In all seriousness, and at the risk of sounding sappy, I am extremely proud of the work that both my mum and dad do. They are the best. (And I generalize from a comic about my dad to both of my parents because I know how much my mum has been there every step of the way, even if she didn’t come out and coauthor a book until quite recently.)

Miller Eccles Study Group Texas: Terryl & Fiona Givens

Terryl and Fiona Givens (Nathaniel’s parents) were here in Texas this past weekend at the invitation of the Miller Eccles Study Group and the Genesis Group. Their presentations were based on their books The God Who Weeps and the upcoming The Crucible of Doubt. I’ve written up a brief commentary at Worlds Without End on their Saturday presentation (based largely on Crucible), sprinkling it with a bit of neuroscience.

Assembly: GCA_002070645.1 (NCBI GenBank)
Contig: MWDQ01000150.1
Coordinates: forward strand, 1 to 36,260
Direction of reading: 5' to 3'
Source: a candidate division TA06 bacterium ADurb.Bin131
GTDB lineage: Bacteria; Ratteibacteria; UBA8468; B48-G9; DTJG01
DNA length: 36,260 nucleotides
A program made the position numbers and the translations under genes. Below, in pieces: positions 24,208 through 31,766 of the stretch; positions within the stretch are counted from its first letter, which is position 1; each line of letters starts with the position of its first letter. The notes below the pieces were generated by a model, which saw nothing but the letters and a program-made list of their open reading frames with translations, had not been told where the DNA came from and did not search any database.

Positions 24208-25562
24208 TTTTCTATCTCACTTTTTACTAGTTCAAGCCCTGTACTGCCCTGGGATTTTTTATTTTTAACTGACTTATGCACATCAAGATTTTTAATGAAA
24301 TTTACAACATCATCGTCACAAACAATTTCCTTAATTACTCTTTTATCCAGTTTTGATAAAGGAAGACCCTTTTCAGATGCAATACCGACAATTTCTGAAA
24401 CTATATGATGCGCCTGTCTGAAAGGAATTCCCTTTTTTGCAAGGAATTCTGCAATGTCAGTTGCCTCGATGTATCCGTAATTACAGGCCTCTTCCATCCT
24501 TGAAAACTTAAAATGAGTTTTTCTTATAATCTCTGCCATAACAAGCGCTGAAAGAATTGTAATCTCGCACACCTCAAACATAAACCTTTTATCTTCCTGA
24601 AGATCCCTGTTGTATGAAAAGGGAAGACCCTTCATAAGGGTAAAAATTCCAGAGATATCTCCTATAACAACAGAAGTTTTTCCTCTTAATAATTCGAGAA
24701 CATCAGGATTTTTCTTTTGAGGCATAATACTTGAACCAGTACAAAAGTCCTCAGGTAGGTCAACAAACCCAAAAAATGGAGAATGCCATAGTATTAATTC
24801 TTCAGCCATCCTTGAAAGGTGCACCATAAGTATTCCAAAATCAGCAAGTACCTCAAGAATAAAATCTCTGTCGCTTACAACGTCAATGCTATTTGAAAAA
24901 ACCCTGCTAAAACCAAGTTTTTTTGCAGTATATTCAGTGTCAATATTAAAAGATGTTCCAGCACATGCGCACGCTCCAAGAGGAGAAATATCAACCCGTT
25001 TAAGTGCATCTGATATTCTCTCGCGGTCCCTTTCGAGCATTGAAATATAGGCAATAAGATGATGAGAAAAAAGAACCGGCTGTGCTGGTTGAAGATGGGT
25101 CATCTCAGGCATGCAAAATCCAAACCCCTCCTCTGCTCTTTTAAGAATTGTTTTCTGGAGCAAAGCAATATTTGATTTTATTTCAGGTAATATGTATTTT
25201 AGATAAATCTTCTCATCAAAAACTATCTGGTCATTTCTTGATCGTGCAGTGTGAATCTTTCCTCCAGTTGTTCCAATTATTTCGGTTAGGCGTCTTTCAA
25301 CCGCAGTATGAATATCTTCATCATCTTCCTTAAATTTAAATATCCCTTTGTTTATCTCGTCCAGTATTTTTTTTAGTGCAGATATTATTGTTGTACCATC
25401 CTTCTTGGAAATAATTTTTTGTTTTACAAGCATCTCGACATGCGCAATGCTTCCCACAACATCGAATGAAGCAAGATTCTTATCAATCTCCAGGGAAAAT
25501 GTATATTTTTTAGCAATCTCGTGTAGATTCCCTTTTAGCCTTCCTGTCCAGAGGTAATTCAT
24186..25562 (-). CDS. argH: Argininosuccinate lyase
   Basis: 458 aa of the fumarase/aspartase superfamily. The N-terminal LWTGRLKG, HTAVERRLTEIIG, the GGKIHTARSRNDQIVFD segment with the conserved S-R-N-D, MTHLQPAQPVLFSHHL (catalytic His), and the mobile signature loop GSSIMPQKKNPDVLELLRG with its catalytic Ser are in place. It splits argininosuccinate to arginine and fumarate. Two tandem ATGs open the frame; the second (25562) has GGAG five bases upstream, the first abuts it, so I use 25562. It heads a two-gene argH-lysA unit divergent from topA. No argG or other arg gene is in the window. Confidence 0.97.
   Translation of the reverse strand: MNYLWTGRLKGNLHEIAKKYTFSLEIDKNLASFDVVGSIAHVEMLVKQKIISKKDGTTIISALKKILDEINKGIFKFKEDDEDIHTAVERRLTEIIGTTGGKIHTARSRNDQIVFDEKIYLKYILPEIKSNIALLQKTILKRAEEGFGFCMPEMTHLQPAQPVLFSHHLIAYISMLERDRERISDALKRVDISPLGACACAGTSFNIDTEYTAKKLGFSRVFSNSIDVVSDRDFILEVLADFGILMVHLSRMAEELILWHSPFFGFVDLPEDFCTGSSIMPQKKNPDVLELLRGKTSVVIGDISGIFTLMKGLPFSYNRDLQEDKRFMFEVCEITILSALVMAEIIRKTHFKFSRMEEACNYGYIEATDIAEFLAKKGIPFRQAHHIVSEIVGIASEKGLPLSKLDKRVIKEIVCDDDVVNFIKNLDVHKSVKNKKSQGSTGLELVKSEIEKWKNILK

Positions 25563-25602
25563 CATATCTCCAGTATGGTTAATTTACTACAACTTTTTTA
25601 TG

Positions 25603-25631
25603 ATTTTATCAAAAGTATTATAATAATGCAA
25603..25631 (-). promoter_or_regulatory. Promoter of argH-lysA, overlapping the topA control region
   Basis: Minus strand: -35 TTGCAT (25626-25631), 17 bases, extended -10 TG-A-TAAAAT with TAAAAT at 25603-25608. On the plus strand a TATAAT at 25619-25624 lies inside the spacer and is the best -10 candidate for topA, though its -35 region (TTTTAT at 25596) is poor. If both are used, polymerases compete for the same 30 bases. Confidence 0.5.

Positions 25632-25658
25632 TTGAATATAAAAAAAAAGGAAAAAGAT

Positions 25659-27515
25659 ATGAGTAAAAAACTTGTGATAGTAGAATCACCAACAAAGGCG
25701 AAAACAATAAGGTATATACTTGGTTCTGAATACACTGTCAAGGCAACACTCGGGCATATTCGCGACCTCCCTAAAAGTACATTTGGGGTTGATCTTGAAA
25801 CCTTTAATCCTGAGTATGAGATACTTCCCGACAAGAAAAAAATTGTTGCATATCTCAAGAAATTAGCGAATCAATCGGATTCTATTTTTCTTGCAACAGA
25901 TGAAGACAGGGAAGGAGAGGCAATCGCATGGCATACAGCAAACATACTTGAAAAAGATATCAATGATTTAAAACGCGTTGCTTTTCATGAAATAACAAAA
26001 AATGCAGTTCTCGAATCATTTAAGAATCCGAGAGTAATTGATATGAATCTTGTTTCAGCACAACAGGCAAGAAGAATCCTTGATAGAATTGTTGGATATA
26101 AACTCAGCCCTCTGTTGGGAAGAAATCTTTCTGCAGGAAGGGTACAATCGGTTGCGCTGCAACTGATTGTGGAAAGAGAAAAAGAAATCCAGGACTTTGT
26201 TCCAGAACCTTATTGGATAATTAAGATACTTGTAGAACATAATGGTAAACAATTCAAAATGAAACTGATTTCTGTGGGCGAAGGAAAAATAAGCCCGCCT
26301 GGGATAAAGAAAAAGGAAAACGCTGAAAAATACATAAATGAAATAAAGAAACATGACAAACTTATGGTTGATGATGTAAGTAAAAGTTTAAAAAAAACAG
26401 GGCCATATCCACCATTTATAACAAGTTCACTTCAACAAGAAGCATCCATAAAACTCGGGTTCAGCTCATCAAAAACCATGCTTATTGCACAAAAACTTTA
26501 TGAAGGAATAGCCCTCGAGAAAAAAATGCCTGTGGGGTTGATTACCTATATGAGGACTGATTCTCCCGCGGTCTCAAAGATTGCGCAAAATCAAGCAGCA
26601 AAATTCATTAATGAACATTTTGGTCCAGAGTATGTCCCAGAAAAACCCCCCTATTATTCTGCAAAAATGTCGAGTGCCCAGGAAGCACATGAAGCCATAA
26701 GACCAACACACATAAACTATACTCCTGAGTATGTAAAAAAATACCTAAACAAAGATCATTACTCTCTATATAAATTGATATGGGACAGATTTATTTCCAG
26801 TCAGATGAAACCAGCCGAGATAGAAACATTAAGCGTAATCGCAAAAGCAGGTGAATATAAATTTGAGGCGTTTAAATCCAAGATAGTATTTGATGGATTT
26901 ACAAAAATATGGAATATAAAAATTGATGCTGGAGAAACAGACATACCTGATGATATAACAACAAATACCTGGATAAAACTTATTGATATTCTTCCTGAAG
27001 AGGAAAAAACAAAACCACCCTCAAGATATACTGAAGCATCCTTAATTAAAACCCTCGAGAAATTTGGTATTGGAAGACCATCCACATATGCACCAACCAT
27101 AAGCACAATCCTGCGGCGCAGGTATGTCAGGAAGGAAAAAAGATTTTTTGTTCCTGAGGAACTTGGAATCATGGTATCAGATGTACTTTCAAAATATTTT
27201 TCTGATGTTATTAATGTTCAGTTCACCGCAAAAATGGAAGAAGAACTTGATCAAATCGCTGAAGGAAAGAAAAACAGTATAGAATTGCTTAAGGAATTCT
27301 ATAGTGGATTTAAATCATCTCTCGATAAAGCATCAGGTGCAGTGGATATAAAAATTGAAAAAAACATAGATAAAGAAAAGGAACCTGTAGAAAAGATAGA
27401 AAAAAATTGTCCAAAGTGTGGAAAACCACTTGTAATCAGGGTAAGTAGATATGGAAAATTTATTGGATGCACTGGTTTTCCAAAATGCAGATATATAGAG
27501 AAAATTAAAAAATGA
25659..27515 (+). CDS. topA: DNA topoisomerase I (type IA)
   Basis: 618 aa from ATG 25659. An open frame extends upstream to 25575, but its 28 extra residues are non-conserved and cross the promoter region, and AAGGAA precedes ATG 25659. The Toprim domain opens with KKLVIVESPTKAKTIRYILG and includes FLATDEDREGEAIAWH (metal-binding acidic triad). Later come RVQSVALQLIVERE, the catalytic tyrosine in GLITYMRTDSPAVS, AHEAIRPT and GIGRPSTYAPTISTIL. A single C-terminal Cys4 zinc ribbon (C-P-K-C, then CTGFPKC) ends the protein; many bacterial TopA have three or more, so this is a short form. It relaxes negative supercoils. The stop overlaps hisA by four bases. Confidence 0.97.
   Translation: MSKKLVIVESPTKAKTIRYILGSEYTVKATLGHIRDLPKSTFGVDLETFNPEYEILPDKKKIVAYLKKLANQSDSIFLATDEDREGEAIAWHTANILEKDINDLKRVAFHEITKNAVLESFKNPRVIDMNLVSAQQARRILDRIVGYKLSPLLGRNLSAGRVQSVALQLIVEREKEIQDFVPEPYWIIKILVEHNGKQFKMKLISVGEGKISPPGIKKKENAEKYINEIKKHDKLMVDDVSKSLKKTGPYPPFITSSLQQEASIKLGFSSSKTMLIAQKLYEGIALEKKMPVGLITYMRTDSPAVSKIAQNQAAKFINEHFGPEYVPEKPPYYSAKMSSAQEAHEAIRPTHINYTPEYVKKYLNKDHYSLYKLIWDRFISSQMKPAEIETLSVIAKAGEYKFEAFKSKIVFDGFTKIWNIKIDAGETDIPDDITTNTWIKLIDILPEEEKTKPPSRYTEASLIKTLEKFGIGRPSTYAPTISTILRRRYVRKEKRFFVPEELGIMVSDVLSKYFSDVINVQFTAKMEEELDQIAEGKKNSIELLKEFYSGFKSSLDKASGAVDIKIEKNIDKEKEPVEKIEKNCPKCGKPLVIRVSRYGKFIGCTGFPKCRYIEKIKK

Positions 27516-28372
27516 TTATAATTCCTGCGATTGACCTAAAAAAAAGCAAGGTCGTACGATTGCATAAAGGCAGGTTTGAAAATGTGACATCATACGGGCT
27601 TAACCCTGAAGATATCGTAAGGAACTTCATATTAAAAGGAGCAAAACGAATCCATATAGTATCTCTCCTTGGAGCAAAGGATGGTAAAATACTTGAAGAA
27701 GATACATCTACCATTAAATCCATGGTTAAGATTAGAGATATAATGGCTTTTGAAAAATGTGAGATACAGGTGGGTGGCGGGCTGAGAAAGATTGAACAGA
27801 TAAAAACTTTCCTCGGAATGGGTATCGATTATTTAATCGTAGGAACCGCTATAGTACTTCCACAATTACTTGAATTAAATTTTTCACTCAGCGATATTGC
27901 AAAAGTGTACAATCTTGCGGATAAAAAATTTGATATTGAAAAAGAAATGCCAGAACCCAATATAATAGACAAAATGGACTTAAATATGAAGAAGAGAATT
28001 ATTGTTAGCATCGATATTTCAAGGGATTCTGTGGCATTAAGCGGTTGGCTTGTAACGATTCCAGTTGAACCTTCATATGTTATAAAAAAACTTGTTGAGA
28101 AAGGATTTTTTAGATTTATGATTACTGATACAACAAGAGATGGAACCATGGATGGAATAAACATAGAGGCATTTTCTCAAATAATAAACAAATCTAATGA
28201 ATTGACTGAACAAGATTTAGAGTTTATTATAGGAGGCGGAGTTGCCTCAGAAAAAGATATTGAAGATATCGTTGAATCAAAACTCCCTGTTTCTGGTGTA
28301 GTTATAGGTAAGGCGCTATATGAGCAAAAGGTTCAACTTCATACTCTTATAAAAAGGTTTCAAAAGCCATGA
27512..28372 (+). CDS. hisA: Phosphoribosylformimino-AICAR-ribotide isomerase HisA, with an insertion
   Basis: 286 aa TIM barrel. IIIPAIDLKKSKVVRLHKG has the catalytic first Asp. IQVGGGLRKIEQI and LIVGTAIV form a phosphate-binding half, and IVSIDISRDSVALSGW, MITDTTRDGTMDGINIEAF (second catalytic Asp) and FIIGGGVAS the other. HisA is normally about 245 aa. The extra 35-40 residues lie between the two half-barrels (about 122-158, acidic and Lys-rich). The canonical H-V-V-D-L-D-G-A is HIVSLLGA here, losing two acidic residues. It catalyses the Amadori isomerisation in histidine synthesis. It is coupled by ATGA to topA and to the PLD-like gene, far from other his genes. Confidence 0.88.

Check it out.

Fiona and Terryl Givens Discuss Uchtdorf in NYT

2013-10-09 Gen Conf

The Church of Jesus Christ of Latter-day Saints has two General Conferences every year (one in spring and one in fall) where the leadership of the Church address the members in a series of 2-hours sessions that are broadcast live around most of the world. In the most recent conference (just last week) Dieter F. Uchtdorf spoke with compassion and honesty about the struggles many Mormons have with doubts about their faith. Uchtdorf is the Second Counselor in the Church’s governing Presidency (sort of like a vice-vice-president), and his conciliatory tone has created a big reaction among the membership of the Church.

This NYT article discusses the impact of Uchtdorf’s words and quotes several Mormon scholars, including my parents Terryl and Fiona. The text of the speech, called “Come, Join Us” is available as here (or watch or listen to it here.)